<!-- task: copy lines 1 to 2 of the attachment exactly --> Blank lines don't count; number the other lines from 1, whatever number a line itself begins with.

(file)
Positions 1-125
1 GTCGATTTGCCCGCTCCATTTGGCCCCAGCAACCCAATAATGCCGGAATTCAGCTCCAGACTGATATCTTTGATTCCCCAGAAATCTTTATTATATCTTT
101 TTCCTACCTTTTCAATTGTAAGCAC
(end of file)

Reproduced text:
Positions 1-125
1 GTCGATTTGCCCGCTCCATTTGGCCCCAGCAACCCAATAATGCCGGAATTCAGCTCCAGACTGATATCTTTGATTCCCCAGAAATCTTTATTATATCTTT